nachricht Laser activated gold pyramids could deliver drugs, DNA into cells without harm
24.03.2017 | Harvard John A. Paulson School of Engineering and Applied Sciences

All articles from Health and Medicine >>>

The most recent press releases about innovation >>>

Die letzten 5 Focus-News des innovations-reports im Überblick:

Im Focus: Giant Magnetic Fields in the Universe

Astronomers from Bonn and Tautenburg in Thuringia (Germany) used the 100-m radio telescope at Effelsberg to observe several galaxy clusters. At the edges of these large accumulations of dark matter, stellar systems (galaxies), hot gas, and charged particles, they found magnetic fields that are exceptionally ordered over distances of many million light years. This makes them the most extended magnetic fields in the universe known so far.

The results will be published on March 22 in the journal „Astronomy & Astrophysics“.

Galaxy clusters are the largest gravitationally bound structures in the universe. With a typical extent of about 10 million light years, i.e. 100 times the...

Im Focus: Tracing down linear ubiquitination

Researchers at the Goethe University Frankfurt, together with partners from the University of Tübingen in Germany and Queen Mary University as well as Francis Crick Institute from London (UK) have developed a novel technology to decipher the secret ubiquitin code.

Ubiquitin is a small protein that can be linked to other cellular proteins, thereby controlling and modulating their functions. The attachment occurs in many...

Im Focus: Perovskite edges can be tuned for optoelectronic performance

Layered 2D material improves efficiency for solar cells and LEDs

In the eternal search for next generation high-efficiency solar cells and LEDs, scientists at Los Alamos National Laboratory and their partners are creating...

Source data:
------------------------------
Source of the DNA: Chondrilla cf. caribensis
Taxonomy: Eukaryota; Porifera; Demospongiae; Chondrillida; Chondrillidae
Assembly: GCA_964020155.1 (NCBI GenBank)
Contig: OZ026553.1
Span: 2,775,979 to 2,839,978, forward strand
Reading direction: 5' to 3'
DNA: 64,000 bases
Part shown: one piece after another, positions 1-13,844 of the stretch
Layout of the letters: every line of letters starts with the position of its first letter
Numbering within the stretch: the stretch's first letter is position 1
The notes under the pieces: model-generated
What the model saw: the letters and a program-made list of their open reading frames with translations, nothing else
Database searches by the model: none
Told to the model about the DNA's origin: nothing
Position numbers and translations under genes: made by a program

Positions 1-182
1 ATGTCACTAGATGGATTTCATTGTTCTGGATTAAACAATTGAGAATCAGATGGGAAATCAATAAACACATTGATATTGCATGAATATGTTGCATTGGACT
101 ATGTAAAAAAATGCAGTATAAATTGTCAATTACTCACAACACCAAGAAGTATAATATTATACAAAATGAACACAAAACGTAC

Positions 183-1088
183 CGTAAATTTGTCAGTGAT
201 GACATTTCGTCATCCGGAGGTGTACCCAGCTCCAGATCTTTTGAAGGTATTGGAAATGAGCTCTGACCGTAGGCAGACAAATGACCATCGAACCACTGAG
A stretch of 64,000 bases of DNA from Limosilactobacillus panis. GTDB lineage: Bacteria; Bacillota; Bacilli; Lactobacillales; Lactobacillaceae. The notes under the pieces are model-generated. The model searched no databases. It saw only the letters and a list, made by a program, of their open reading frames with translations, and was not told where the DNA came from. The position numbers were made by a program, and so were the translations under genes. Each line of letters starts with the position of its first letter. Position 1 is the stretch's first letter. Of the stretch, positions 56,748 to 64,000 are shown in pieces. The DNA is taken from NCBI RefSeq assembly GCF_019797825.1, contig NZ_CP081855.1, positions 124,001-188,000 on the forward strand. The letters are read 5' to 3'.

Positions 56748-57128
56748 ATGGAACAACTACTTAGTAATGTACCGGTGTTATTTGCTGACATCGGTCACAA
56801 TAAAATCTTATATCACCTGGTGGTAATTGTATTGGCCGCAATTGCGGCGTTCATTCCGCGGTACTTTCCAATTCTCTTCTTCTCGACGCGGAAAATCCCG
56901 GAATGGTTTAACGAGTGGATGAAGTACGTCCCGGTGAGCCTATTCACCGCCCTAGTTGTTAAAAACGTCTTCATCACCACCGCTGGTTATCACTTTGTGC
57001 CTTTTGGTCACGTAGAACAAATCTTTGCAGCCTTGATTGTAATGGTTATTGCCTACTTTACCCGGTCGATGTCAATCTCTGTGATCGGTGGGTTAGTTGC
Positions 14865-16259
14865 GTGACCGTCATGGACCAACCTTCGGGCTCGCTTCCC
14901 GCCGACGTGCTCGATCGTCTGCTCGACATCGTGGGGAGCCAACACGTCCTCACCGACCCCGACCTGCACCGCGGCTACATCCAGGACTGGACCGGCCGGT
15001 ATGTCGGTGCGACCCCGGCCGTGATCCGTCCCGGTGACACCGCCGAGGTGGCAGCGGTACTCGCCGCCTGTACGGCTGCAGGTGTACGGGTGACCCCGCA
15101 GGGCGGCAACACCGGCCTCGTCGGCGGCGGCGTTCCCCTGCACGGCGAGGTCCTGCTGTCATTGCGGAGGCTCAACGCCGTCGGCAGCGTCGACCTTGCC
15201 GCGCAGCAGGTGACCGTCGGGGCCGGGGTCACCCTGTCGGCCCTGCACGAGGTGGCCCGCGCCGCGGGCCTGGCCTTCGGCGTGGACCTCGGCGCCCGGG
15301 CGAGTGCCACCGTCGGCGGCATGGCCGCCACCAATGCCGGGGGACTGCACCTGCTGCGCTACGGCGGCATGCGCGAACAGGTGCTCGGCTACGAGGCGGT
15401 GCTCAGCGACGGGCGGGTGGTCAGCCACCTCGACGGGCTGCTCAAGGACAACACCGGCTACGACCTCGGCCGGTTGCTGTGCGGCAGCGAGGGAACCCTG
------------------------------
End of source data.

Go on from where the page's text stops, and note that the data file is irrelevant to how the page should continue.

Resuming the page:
Im Focus: Polymer-coated silicon nanosheets as alternative to graphene: A perfect team for nanoelectronics

Silicon nanosheets are thin, two-dimensional layers with exceptional optoelectronic properties very similar to those of graphene. Albeit, the nanosheets are less stable. Now researchers at the Technical University of Munich (TUM) have, for the first time ever, produced a composite material combining silicon nanosheets and a polymer that is both UV-resistant and easy to process. This brings the scientists a significant step closer to industrial applications like flexible displays and photosensors.

Silicon nanosheets are thin, two-dimensional layers with exceptional optoelectronic properties very similar to those of graphene. Albeit, the nanosheets are...

Im Focus: Researchers Imitate Molecular Crowding in Cells

Enzymes behave differently in a test tube compared with the molecular scrum of a living cell. Chemists from the University of Basel have now been able to simulate these confined natural conditions in artificial vesicles for the first time. As reported in the academic journal Small, the results are offering better insight into the development of nanoreactors and artificial organelles.

Enzymes behave differently in a test tube compared with the molecular scrum of a living cell. Chemists from the University of Basel have now been able to...

All Focus news of the innovation-report >>>

Anzeige

Anzeige

Event News

International Land Use Symposium ILUS 2017: Call for Abstracts and Registration open

20.03.2017 | Event News

CONNECT 2017: International congress on connective tissue

14.03.2017 | Event News

ICTM Conference: Turbine Construction between Big Data and Additive Manufacturing

07.03.2017 | Event News

 
Latest News

Northern oceans pumped CO2 into the atmosphere

27.03.2017 | Earth Sciences

Fingerprint' technique spots frog populations at risk from pollution

27.03.2017 | Life Sciences

Big data approach to predict protein structure

27.03.2017 | Life Sciences

VideoLinks
B2B-VideoLinks
More VideoLinks >>>